Sparta plans to express themselves both musically and visually in their upcoming album Threes, which is set to release on Oct. 24. The CD package will include a twelve-song album, a riveting short film about drummer Tony Hajjar’s inspiring life, and a surprising guest vocalist on one of the tracks.
On Sparta’s new album, their patented anxious and sometimes chaotic mood has been tamed as singer Jim Ward tends to sand-down his vocals, resulting in a more melodic sound. However, the songs carry the same emotional intensity that past albums have possessed.
Threes follows their 2004 release Porcelain, an album built around the death of frontman Jim Ward’s cousin, Jeremy Ward (past member of The Mars Volta). What the new album offers is a collage of material stirred by both the past and the present. “The songs are inspired by personal events and the band went through a lot,” said Hajjar. A particularly difficult time was in 2005 when the band had to drop their tour as founding member Paul Hinojos decided to leave. But Hajjar maintained, “It was important for us to continue.”
The studio process itself also reflects the exciting, frenzied impression their music makes. The band begins with an original plan, yet it becomes a flurry of creative impulse as they build off one another’s ideas. For Sparta, improvisation plays a large role in both the writing and recording processes. “It became evident to us that the songs control us more than we control them,” laughed Hajjar.
The album also offers the unexpected vocals of New Orleans’ soul legend Merry Clayton. She has an impressive array of past collaborators, including Elvis Presley, Ray Charles and the Rolling Stones. Clayton’s guest vocals are on track 12, entitled “Translations”. The band decided that the track had a melancholy feel and wanted a soul singer to record on it. They got into contact with Clayton and the rest is history.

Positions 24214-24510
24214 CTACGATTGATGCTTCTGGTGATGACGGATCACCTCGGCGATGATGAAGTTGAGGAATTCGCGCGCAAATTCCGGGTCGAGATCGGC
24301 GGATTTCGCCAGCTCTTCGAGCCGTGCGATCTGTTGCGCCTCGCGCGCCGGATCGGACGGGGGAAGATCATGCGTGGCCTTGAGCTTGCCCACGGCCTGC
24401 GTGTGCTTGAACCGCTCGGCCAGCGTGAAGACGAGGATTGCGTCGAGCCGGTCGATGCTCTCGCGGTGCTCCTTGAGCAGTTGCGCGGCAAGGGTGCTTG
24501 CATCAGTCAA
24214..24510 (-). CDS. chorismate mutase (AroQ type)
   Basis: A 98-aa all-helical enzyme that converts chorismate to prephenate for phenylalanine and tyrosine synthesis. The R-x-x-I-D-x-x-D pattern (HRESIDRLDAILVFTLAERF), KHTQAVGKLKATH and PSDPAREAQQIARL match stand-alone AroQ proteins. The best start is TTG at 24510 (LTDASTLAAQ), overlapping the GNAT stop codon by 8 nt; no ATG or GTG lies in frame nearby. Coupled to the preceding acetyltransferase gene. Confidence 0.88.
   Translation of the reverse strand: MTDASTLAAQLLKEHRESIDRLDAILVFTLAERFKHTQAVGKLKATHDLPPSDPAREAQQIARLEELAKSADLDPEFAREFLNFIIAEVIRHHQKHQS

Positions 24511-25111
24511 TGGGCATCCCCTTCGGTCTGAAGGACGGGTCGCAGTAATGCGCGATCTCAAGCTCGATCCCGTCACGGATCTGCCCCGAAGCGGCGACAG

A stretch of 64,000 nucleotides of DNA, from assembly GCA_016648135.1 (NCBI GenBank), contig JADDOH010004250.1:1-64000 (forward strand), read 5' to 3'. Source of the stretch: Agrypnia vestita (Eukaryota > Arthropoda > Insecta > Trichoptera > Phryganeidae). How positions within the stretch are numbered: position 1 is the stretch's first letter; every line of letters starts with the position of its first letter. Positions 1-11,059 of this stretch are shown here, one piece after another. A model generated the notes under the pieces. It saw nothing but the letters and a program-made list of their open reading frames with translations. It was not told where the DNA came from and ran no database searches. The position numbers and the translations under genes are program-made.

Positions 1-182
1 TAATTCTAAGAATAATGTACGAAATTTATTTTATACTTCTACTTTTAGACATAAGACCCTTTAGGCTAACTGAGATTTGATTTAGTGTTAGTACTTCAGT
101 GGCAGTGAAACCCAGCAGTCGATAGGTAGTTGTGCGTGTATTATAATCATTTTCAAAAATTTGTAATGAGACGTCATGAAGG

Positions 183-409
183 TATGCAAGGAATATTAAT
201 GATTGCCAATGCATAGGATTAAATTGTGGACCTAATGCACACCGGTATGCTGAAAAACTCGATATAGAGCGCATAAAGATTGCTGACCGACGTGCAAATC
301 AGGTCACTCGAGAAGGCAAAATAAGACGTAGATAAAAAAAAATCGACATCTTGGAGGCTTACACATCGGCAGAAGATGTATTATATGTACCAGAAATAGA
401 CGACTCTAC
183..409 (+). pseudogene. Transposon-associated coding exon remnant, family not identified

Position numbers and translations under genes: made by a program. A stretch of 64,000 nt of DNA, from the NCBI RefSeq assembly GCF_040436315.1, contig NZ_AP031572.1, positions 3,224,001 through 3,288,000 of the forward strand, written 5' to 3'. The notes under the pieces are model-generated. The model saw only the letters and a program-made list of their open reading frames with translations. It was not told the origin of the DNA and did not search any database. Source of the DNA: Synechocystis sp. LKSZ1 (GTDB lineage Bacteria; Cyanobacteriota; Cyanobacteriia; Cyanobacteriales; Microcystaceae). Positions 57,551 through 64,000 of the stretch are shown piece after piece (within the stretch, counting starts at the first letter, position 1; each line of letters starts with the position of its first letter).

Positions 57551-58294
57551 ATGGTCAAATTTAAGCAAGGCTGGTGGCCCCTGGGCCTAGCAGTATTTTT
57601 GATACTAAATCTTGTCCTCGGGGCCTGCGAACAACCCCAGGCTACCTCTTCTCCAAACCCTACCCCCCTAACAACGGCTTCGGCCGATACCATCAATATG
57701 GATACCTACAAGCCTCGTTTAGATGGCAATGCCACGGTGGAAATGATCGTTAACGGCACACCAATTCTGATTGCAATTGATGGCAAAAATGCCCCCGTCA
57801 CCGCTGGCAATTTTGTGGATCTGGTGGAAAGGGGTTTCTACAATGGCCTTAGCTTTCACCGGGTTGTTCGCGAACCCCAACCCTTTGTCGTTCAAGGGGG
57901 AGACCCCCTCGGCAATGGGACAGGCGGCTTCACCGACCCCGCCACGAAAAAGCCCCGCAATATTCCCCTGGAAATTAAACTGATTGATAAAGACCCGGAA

The film includes is a 16 minute short called Eme Nakia, which means “Mother Nakia”, Nakia being Hajjar’s mother. It has been shown at several film festivals and has received critical acclaim.
The story focuses around Tony Hajjar’s childhood during the Lebanese Civil War, which took place in the late 1970s. His family escapes to El Paso, Texas and when he is 14, his mother dies of cancer. It is during this time Hajjar’s father leaves the family, forcing his 18 year-old brother to assume a parental role.
Sparta had been toying with the thought of creating a movie since around 2005, but had not had any solid story ideas. Ward suggested they make a film about their drummer’s life. At first, Sparta had not wanted to have much creative control over the film, yet as it progressed they got more involved. Sparta provided the film’s soundtrack and Hajjar himself even ended up producing it. He maintains that the main message behind the film is, “about surviving and becoming a family.” Tony Hajjar also sees the film as a way to honour the memory of his late mother. “Everyone has had a person who has motivated them, and she was that person for me. This was my final goodbye to her,” he said.
Sparta’s fans express their gratitude through MySpace or the band’s webpage; declaring how the music has helped them through difficult times or just admiring it for its aesthetic merit.
Despite all this praise, Sparta has remained level-headed and humble. Hajjar maintains, “Sometimes someone will walk up to me and tell me how they’ve been affected and I just don’t know how to react. It’s hard to believe our music can mean a lot to a complete stranger, but it’s an honour.”
Sparta plays at Les Saints Oct. 13. Opening acts: The New Sincerity and Sound Team
Tickets are $18.50